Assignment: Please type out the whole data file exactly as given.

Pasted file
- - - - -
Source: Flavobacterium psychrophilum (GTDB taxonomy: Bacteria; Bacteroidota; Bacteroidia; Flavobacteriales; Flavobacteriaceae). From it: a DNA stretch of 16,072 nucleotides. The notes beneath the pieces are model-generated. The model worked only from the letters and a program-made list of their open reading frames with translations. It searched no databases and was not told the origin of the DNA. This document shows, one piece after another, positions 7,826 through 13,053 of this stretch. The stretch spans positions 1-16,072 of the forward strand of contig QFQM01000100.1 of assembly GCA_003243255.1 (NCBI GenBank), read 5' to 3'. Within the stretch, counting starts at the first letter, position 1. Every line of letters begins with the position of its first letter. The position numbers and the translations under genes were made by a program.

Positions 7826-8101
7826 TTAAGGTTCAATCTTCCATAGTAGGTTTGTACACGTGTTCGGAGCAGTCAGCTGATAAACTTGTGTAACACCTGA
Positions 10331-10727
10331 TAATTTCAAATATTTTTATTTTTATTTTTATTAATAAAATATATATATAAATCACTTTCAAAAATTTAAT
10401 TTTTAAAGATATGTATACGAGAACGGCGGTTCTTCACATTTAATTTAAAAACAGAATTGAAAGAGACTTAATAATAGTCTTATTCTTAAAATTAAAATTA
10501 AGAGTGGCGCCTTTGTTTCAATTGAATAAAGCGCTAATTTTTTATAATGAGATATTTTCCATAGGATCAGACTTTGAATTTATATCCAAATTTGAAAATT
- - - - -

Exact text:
Source: Flavobacterium psychrophilum (GTDB taxonomy: Bacteria; Bacteroidota; Bacteroidia; Flavobacteriales; Flavobacteriaceae). From it: a DNA stretch of 16,072 nucleotides. The notes beneath the pieces are model-generated. The model worked only from the letters and a program-made list of their open reading frames with translations. It searched no databases and was not told the origin of the DNA. This document shows, one piece after another, positions 7,826 through 13,053 of this stretch. The stretch spans positions 1-16,072 of the forward strand of contig QFQM01000100.1 of assembly GCA_003243255.1 (NCBI GenBank), read 5' to 3'. Within the stretch, counting starts at the first letter, position 1. Every line of letters begins with the position of its first letter. The position numbers and the translations under genes were made by a program.

Positions 7826-8101
7826 TTAAGGTTCAATCTTCCATAGTAGGTTTGTACACGTGTTCGGAGCAGTCAGCTGATAAACTTGTGTAACACCTGA
Positions 10331-10727
10331 TAATTTCAAATATTTTTATTTTTATTTTTATTAATAAAATATATATATAAATCACTTTCAAAAATTTAAT
10401 TTTTAAAGATATGTATACGAGAACGGCGGTTCTTCACATTTAATTTAAAAACAGAATTGAAAGAGACTTAATAATAGTCTTATTCTTAAAATTAAAATTA
10501 AGAGTGGCGCCTTTGTTTCAATTGAATAAAGCGCTAATTTTTTATAATGAGATATTTTCCATAGGATCAGACTTTGAATTTATATCCAAATTTGAAAATT